Money Smart Kids


Money-Management Advice for College Students

Janet Bodnar

Young adults share their tips for budgeting and planning for unexpected expenses.



Every year at the end of the summer I take our Kiplinger interns out to lunch and ask them two general questions: What did you learn about personal finance during your time with us, and what advice would you give your fellow college students about managing money?

SEE ALSO: 5 Hidden Costs of College

Over the years, the answer to the first question has been nearly unanimous: Their number-one Kiplinger takeaway is to save for retirement. In fact, Ryan Ermey, a former intern who’s now a full-time staff member, was contributing to the Kiplinger 401(k) plan even while he was on a shoestring budget as an intern and waiting tables on the side (see Smart Money Moves for Young Adults.

But our interns also teach us a thing or two. And if it’s true that young people are more likely to take a lesson to heart if they hear it from their peers, then they (and their parents) can learn a lot from this summer’s interns. Dylan Cunningham, a senior at the University of North Carolina at Chapel Hill, and Kathryn Moody, a senior at Indiana University, offer their fresh take on some tried-and-true advice.

Mind your expenses. Dylan’s AP Economics teacher in high school included a lesson on budgeting during the last week of class, and “it has been more helpful on a day-to-day basis than any supply/demand curve I learned how to draw.” Even if it seems like a hassle, Dylan says, “drawing up a budget in Excel can really go a long way toward helping you keep up with your finances.”

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Keep things simple. Dylan’s Excel spreadsheet includes columns for basics such as rent, food, club dues and social expenses. “I won’t say that I stick to my allocations 100% of the time, but even being somewhat organized about my money helps me understand what I can and can’t afford to spend.”

Be wary of online banking. Kathryn observes that online banking has made it convenient for students to check on their balances, but you can sometimes lose track of what you’re spending along the way. “When you don’t have to go through the rigmarole of writing down and adding up the numbers in your checkbook, it’s easy to trick yourself into thinking that you haven’t spent that much.” She wonders whether having to write everything down makes people more aware of their outlays. (Note: Yes, Kathryn, it does. Writing things down, or even saving receipts, gives you a visual cue and makes spending more real -- much like handing over cash instead of using a credit card.)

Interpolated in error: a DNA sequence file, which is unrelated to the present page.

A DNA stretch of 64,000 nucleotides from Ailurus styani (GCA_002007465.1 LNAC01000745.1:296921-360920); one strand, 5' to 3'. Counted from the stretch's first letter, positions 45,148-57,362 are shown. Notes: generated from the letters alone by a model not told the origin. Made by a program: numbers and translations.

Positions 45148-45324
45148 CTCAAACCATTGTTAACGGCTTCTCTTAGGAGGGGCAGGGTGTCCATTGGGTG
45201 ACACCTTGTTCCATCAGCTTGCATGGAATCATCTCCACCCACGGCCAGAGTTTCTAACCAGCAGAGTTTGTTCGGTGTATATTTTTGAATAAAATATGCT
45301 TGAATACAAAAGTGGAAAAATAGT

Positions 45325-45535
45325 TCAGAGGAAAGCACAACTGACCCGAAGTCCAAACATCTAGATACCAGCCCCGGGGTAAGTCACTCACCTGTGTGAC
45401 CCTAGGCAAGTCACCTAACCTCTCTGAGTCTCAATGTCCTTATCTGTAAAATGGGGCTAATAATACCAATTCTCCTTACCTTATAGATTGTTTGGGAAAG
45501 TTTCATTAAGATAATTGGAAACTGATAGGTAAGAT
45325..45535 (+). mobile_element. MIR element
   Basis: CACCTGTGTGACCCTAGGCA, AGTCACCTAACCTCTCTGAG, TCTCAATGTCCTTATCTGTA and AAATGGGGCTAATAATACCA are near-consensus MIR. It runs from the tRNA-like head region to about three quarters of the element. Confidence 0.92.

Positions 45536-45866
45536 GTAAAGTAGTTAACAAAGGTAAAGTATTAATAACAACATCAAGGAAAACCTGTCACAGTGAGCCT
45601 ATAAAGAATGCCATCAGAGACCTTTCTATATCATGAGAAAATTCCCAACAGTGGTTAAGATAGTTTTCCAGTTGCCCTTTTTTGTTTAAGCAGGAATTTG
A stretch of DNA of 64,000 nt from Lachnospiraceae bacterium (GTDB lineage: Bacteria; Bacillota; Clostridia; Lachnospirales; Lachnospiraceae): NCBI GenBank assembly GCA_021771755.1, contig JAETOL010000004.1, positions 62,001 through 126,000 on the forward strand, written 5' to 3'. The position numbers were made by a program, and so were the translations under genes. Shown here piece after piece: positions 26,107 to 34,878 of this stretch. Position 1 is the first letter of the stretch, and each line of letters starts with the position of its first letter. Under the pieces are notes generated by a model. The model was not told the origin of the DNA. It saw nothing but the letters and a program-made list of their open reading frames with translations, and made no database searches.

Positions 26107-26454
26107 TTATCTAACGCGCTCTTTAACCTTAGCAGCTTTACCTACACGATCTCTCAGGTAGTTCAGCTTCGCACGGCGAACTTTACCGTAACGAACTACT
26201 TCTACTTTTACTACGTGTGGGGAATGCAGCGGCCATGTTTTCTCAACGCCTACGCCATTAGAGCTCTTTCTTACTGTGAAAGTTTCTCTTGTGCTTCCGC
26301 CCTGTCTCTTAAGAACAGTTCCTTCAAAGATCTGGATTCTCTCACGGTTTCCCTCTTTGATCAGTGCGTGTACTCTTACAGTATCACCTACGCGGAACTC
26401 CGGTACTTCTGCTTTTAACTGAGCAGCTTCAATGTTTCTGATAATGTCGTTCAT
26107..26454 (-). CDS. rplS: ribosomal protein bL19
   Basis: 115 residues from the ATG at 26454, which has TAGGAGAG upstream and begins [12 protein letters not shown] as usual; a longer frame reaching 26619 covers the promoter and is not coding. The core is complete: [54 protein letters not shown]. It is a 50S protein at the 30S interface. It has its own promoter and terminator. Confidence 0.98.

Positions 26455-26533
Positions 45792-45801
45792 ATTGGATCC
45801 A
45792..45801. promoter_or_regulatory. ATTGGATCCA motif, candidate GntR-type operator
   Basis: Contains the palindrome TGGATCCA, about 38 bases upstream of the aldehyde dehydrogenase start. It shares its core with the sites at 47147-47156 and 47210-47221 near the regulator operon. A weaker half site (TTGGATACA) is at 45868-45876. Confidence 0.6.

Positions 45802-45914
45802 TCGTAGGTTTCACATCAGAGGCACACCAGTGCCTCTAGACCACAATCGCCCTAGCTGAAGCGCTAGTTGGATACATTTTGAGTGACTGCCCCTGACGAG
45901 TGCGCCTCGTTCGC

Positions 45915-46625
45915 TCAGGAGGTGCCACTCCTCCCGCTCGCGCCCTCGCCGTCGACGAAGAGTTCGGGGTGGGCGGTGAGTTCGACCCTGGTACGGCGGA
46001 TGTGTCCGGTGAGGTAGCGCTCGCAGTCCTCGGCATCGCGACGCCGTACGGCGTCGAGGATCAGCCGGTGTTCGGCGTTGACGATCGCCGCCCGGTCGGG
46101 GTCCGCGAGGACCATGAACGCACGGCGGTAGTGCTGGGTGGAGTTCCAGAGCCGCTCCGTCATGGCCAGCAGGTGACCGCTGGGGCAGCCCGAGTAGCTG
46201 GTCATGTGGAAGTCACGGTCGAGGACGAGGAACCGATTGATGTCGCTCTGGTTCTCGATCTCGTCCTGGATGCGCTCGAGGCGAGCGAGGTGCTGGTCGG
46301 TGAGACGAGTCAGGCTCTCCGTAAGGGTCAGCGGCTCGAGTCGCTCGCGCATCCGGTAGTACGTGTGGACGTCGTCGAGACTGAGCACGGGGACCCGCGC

Plan for unexpected expenses. “Weird things will crop up,” says Kathryn. In her case, her car’s transmission started to act up. Then her cat became ill, and she ran up a vet bill. “You might as well get used to putting aside rainy-day savings while you are young and still have your parents as a safety net.”

Both Dylan and Kathryn stressed how important it is for students to have a financial stake in their education; the more parents pay for, the less worried or responsible students feel about their expenses. Dylan is fortunate to have a National Merit Scholarship. “It isn’t very much money, but any little bit helps,” he says. Kathryn, who lives in Kokomo, Ind., won a scholarship designated for residents of Logansport, Ind., because she was the nearest qualified applicant. “Apply, apply, apply,” she recommends.

Kathryn uses scholarship funds and a small stipend she gets from working on student media to cover expenses. Dylan covers his expenses with summer earnings; while he was interning, he also waited tables on weekends. “I don’t pay tuition or rent, but everything else -- utilities, groceries, membership dues, textbooks -- is on me, so I have to be aware of how I’m budgeting my money,” says Dylan. “I can’t say the same for students whose only concern is trying not to max out Daddy’s credit card.”

For the record, neither Kathryn nor Dylan has a credit card -- and so far they’ve done just fine without one.



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